Ovulation kits

How ovulation prediction test kits can help you get pregnant

What is an ovulation testing kit?

These clever kits (sometimes called ovulation prediction kits or OPKs) are easy to use, and take some of the guesswork out of trying for a baby. They give nature a helping hand, by testing hormone levels in your urine. This gives you a shortcut to finding your fertile ‘window’, to maximise your chances of getting pregnant. Then you can head to the bedroom, knowing you’re at your most fertile.

I’ve heard you can test your saliva, too?

As well as kits to test your urine, you can also get salivary ferning kits. They test your saliva to see if you have a higher level of salt, which goes hand in hand with an increase in oestrogen. When the salt dries, it crystallises into a pattern that looks like a fern. Kits that test your urine are thought to be more accurate.  

How do ovulation prediction testing kits work?

They test your urine for a sharp increase (or surge) in luteinising hormone (LH), which happens a day or two before ovulation. This helps you plan your baby-making, so you don’t accidentally miss your most fertile days.   You always have a small amount of LH in your blood and urine, but one or two days before ovulation, it will surge by up to five times the amount. You’re most fertile 12 to 36 hours between the start of the LH surge, and the time when your egg is released. That’s your fertile window, and it’s the best time to have sex when you’re trying for a baby.

Are they right for me?

  • Many women will get pregnant on their own (with a little help from their partners, of course!) but ovulation prediction kits are especially helpful if:
  • You have irregular periods, which can make it harder to predict your fertile days
  • You or your partner work away a lot, meaning regular sex is more difficult
  • You have particularly busy schedules, or already have children
  • You have been trying for a while, but haven’t fallen pregnant
  • You want to speed up the process  

The kits are simple, and quick, and much easier than monitoring your basal body temperature or changes in your cervical mucus.

Where can I buy an ovulation test kit?

You can buy the kits online, at many chemists and supermarkets, and you don’t need a prescription. You’ll probably find them near the pregnancy tests. They cost from about £10 for a basic kit, but you can spend more on a high-tech digital tester.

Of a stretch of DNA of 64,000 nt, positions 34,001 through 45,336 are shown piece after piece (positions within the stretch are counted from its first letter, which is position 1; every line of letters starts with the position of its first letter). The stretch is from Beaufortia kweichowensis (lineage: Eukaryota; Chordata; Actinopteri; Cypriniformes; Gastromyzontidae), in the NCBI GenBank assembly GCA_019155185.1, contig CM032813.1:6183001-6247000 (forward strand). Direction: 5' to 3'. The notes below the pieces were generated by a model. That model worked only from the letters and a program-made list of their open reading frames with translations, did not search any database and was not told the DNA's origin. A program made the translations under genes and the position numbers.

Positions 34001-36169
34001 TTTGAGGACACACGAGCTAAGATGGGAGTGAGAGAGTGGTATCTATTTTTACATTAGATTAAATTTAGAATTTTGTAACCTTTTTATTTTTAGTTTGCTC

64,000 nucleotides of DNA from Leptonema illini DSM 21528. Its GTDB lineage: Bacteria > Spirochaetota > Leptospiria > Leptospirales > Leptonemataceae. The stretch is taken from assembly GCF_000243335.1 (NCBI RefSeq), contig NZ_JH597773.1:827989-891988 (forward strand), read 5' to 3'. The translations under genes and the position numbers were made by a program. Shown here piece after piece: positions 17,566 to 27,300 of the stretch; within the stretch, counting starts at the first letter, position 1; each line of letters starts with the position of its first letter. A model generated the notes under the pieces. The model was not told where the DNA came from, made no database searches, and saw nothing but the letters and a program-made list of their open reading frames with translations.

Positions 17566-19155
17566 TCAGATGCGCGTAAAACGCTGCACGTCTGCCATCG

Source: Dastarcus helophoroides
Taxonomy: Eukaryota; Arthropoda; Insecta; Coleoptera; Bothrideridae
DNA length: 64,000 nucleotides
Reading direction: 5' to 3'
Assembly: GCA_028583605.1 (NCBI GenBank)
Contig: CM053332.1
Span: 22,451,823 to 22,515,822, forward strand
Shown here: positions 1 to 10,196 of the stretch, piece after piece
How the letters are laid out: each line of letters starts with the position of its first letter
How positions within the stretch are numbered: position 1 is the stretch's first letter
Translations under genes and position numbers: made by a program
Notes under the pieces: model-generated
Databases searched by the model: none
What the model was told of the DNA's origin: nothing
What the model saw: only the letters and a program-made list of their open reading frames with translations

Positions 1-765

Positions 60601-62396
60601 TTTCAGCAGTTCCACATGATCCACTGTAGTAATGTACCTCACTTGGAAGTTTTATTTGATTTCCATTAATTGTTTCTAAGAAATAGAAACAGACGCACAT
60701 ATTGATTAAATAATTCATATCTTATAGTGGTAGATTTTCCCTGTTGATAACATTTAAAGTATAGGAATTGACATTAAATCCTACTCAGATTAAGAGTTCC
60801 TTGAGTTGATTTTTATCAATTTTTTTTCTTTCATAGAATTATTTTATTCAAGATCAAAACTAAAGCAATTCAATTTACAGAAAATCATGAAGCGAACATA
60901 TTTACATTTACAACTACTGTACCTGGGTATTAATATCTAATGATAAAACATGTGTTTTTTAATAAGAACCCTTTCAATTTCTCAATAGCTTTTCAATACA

How do I use them?

Firstly, use our ovulation calculator to help you work out when your fertile window is likely to start. There’ll be detailed instructions in your kit, but our general guidelines will let you know what to expect.  

Either hold a stick in your urine stream as you wee, or collect your wee in a cup, depending on the brand. You’ll see coloured bands appearing on the test card or stick which show you if the LH urge is happening or not. If you’ve opted for the more expensive digital kits, a smiley face will show up on your most fertile days.  

It’s best to do the test at the same time each day, between 10am and 8pm. Don’t test as soon as you wake up, as the surge in LH can take up to four hours to show up in your urine. Try not to drink much for a couple of hours before testing, as extra liquid could make it more difficult to detect that all-important surge.

You’ll probably be keen to see the result as soon as possible, which is good, as the best time to read it is within ten minutes. If you see a positive result, you’re good to go: having sex in the next two days will maximise your chance of conceiving.  

Anything else I need to know?

These tests aren’t suitable if you’ve recently been pregnant, have polycystic ovarian syndrome, or take certain fertility drugs. If you’re not sure, check with your pharmacist before you buy. 

It seems a bit clinical – is it worth the effort?

All this talk of testing isn’t exactly sexy, but if it cuts down on the time it takes to meet your baby, it could be well worth it. Like any home tests, they aren’t fool proof, but the science is all there, so it could speed things up a bit. 

More information about ovulation